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  • What I want to do in this video is think about a concept

  • that we've already thought about multiple times

  • in the context of many, many videos.

  • And this is the idea of utility-- utility, which

  • is really just a way of saying how much benefit

  • or satisfaction or value do you get out

  • of getting a good or service.

  • But the angle that we're going to take in this video

  • is going to be slightly different.

  • In the past, when we were measuring benefit or value,

  • we either measured in terms of dollars,

  • where we said, hey, the benefit of getting an incremental Honda

  • Civic was $5,000.

  • And we talk about the incremental--

  • we're talking about, and we've heard the word many times--

  • we were talking about the marginal benefit.

  • Or early on, when we talked about the production

  • possibilities frontier and we talked

  • about the marginal benefit of another squirrel,

  • we were talking about it in terms of berries.

  • We were talking about it in terms

  • of another good or service.

  • What we're going to do in this video

  • is just think about it in absolute terms.

  • We're just going to think of some arbitrary way of measuring

  • utility and then just assign values to.

  • What's the value of getting one chocolate bar?

  • And then what's the value that we give to the next chocolate

  • bar and then the chocolate bar after that?

  • And we're going to do the same things about fruit.

  • And from that, we're going to see

  • if we can build up some of the things

  • that we already know about demand curves

  • and how things relate to price and the price of other goods

  • and things like that.

  • And in particular, we're going to focus on marginal utility.

  • So obviously, you could have total utility.

  • If I have four chocolate bars, you

  • could say the total utility I'm getting from all four of them.

  • Or, you could think about marginal utility,

  • the utility I'm getting from the next incremental chocolate

  • bar or the next incremental pound of fruit.

  • And before I move on, there's one thing--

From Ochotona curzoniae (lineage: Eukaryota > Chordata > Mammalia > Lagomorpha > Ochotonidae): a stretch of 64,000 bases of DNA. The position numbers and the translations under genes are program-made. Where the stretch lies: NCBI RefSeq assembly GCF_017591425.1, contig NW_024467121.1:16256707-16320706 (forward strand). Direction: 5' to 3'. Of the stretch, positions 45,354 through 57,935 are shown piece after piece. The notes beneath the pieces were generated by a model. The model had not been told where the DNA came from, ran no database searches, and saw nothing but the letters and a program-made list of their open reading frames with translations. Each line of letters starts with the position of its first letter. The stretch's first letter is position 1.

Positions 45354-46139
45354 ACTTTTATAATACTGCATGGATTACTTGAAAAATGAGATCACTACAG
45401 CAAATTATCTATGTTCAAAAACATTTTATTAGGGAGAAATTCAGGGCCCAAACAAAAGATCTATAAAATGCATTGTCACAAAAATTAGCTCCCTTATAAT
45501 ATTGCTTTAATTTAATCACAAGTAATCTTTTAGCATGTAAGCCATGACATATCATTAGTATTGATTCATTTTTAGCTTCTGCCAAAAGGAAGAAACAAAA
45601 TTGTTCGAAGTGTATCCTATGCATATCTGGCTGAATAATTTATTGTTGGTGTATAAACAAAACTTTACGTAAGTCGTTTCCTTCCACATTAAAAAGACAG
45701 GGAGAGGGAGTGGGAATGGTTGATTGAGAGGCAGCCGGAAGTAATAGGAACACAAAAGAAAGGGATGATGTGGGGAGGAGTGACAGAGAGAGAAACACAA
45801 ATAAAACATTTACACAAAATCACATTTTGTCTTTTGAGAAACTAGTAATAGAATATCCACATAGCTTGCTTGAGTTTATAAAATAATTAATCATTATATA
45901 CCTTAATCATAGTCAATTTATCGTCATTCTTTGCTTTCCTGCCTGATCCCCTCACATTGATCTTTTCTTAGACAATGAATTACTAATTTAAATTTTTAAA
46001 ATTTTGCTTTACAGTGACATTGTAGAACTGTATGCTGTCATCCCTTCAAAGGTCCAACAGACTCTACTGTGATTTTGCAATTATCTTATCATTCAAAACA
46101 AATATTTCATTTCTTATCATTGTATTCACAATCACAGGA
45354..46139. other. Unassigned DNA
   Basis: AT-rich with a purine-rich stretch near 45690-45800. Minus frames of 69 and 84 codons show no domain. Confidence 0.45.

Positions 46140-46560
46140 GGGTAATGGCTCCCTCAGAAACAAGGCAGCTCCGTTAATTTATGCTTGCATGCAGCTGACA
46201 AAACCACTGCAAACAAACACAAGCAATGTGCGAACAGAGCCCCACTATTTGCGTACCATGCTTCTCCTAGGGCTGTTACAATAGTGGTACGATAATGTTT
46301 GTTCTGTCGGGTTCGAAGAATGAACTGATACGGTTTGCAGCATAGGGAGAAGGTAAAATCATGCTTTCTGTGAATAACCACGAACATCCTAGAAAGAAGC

• and this was a point of confusion for me

  • when I first learned this-- is OK,

  • I'm using the word marginal utility now.

  • In the past, I've used the word marginal benefit.

  • They sound very similar.

  • In fact, I even used the word benefit

  • when I defined the word utility.

  • How are these two things different?

  • And the simple answer is, conceptually, they aren't.

  • Conceptually, they are the exact same thing.

  • The difference is how the words tend

  • to be used in the context of a traditional microeconomics

  • class.

  • So when people talk about utility,

  • they tend to measure it in terms of some type

  • of absolute measure that they just came up with.

  • You can view them as utility unit,

  • some type of satisfaction units.

  • While when they talk about marginal benefit,

  • they tend to measure it either in dollars

  • or in terms of some other goods.

  • But I've seen either term used either way.

  • So they really do mean the exact same thing.

  • But in this video, we're going to use the term utility,

  • and we're going to come up with a measuring scale,

  • and it's a somewhat arbitrary one.

  • And we're going to use that to come up

  • with some conclusions about the basket of goods someone

  • might purchase depending on different prices.

  • So as you could imagine, I pre-wrote these two things.

  • We're going to talk about chocolate bars,

  • and we are going to talk about fruit.

  • So right here in these little tables here,

  • I've shown the marginal utility of each incremental.

  • In the case of chocolate bars, each incremental bar,

  • and in the case of fruit, each incremental pound of fruit.

  • So this is saying that first chocolate bar-- obviously,

  • if I have no chocolate bars I'm getting

  • no utility from chocolate bars-- and this

  • is saying that that first chocolate

  • bar has a marginal utility.

  • So the utility of that next incremental one is 100.

  • I'm not saying $100.